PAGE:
Kurt Nimmo
August 28, 2010

On Thursday, talking to students at the University of Denver, Supreme Court Justice Sonia Sotomayor said the Wikileaks case will result in the Court likely weighing the First Amendment against national security. She made the comment in response to a question posed by a student.

Sotomayor made her comments about the First Amendment at the University of Denver on Thursday.

“That was not the beginning of that question, but an issue that keeps arising from generation to generation, of how far we will permit government restriction on freedom of speech in favor of protection of the country,” Sotomayor said. “There’s no black-and-white line.” According to Sotomayor, the balance between national security and free speech is “a constant struggle in this society, between our security needs and our first amendment rights, and one that has existed throughout our history.”

Following the release of over 90,000 documents by Wikileaks in July, the Pentagon found no evidence that the disclosure harmed U.S. national security or endangered American troops in the field. The Pentagon review team consists of military intelligence analysts, lawyers and others working for the Joint Chiefs of Staffs and other elements of the Defense Department.

The Obama administration and certain members of Congress, however, have portrayed the release as a dire threat to national security. Obama asked Britain, Germany, Australia, and other allies to consider criminal charges against Wikileaks founder Julian Assange. Defense Secretary Robert Gates said the organization is guilty of “moral culpability” in the murder of U.S. soldiers. The ranking Republican on the House Homeland Security Committee, Rep. Peter King, said the release of documents violates espionage laws and amounts to treason. The FBI is investigating and the Justice Department said it was looking into pursuing criminal charges in the case. Rep. Mike Rogers, a Michigan Republican, has demanded the death penalty for SPC Bradley Manning, the man arrested and charged with providing the documents to Wikileaks.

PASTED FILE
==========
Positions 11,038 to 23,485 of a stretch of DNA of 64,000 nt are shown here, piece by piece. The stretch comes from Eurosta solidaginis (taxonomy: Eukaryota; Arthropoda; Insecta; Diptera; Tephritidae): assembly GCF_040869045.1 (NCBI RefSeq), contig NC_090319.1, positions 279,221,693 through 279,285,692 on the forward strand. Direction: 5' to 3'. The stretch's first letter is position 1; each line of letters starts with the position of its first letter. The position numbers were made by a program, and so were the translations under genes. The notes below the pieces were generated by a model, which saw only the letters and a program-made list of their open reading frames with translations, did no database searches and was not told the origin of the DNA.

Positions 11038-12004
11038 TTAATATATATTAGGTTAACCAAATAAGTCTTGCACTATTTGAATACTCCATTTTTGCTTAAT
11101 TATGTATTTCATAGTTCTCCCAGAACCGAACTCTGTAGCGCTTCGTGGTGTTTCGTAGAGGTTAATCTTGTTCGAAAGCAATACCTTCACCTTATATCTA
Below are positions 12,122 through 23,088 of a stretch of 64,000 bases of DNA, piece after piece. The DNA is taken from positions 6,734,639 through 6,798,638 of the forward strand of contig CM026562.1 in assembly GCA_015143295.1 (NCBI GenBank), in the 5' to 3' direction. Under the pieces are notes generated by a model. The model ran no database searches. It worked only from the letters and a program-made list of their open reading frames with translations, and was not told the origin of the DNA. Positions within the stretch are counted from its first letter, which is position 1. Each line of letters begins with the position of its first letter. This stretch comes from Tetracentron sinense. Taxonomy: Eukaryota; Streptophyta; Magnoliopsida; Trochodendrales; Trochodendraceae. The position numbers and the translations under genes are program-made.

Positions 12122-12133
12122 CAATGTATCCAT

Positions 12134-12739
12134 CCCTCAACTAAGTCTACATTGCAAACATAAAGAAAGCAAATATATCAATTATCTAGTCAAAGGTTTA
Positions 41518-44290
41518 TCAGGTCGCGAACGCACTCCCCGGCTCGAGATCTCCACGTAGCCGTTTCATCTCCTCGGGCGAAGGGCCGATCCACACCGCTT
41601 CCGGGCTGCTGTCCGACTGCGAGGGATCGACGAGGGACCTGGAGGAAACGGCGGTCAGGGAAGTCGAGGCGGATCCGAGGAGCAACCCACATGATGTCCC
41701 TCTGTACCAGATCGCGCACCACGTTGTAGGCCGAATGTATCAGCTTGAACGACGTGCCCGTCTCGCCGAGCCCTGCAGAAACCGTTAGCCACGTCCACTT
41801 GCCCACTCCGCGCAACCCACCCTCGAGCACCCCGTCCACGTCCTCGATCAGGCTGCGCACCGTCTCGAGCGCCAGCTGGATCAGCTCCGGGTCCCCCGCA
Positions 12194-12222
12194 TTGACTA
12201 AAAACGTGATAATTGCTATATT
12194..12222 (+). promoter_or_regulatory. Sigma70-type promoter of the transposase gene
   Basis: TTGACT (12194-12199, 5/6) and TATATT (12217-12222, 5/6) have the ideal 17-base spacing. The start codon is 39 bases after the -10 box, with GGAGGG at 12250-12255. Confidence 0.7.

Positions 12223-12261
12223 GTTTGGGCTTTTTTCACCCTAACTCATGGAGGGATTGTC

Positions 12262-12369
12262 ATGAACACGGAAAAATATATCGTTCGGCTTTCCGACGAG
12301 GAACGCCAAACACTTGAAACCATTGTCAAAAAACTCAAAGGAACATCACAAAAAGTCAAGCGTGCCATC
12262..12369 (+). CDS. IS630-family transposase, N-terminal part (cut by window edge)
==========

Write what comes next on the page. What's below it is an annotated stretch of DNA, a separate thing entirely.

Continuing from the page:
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Julian Assange had contacted the White House prior to releasing the documents and the New York Times acted as an intermediary. Wikileaks wanted to give the government a chance to make sure innocent people were identified, but the White House did not respond to the offer. The Times, Britain’s The Guardian, and the German weekly Der Spiegel published selected Wikileaks documents without consulting the government.

Sotomayor’s comment is a warning that the Supreme Court may soon use the Wikileaks case to restrict the First Amendment. In the United States, the corporate media did not report on her comments, with the notable exception of the Associated Press.

Prior to her comments, Sen. Charles Schumer and Sen. Dianne Feinstein said the Free Flow of Information Act may need to be modified in response to Wikileaks. The senators want to change the language to specify that Wikileaks and organizations like it will not be able to use the act to protect the identities of confidential sources. Kurt Wimmer, an attorney representing the Newspaper Association of America, agreed with this exclusion. “There’s a distinction (between) how Wikileaks works and how news media organizations work,” he said and described Wikileaks as more of “a drop box for leaked documents” than a legitimate news source.

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As the government prepares to roll back the First Amendment under the rubric of national security, we should consider the words of Hugo Black, considered one of the most influential Supreme Court justices in the 20th century, who said the following in the Pentagon Papers case:

In the First Amendment, the Founding Fathers gave the free press the protection it must have to fulfill its essential role in our democracy. The press was to serve the governed, not the governors. The Government’s power to censor the press was abolished so that the press would remain forever free to censure the Government. The press was protected so that it could bare the secrets of government and inform the people. Only a free and unrestrained press can effectively expose deception in government. And paramount among the responsibilities of a free press is the duty to prevent any part of the government from deceiving the people and sending them off to distant lands to die of foreign fevers and foreign shot and shell. (Emphasis added.)

Kurt Nimmo edits Infowars.com. He is the author of Another Day in the Empire: Life In Neoconservative America.

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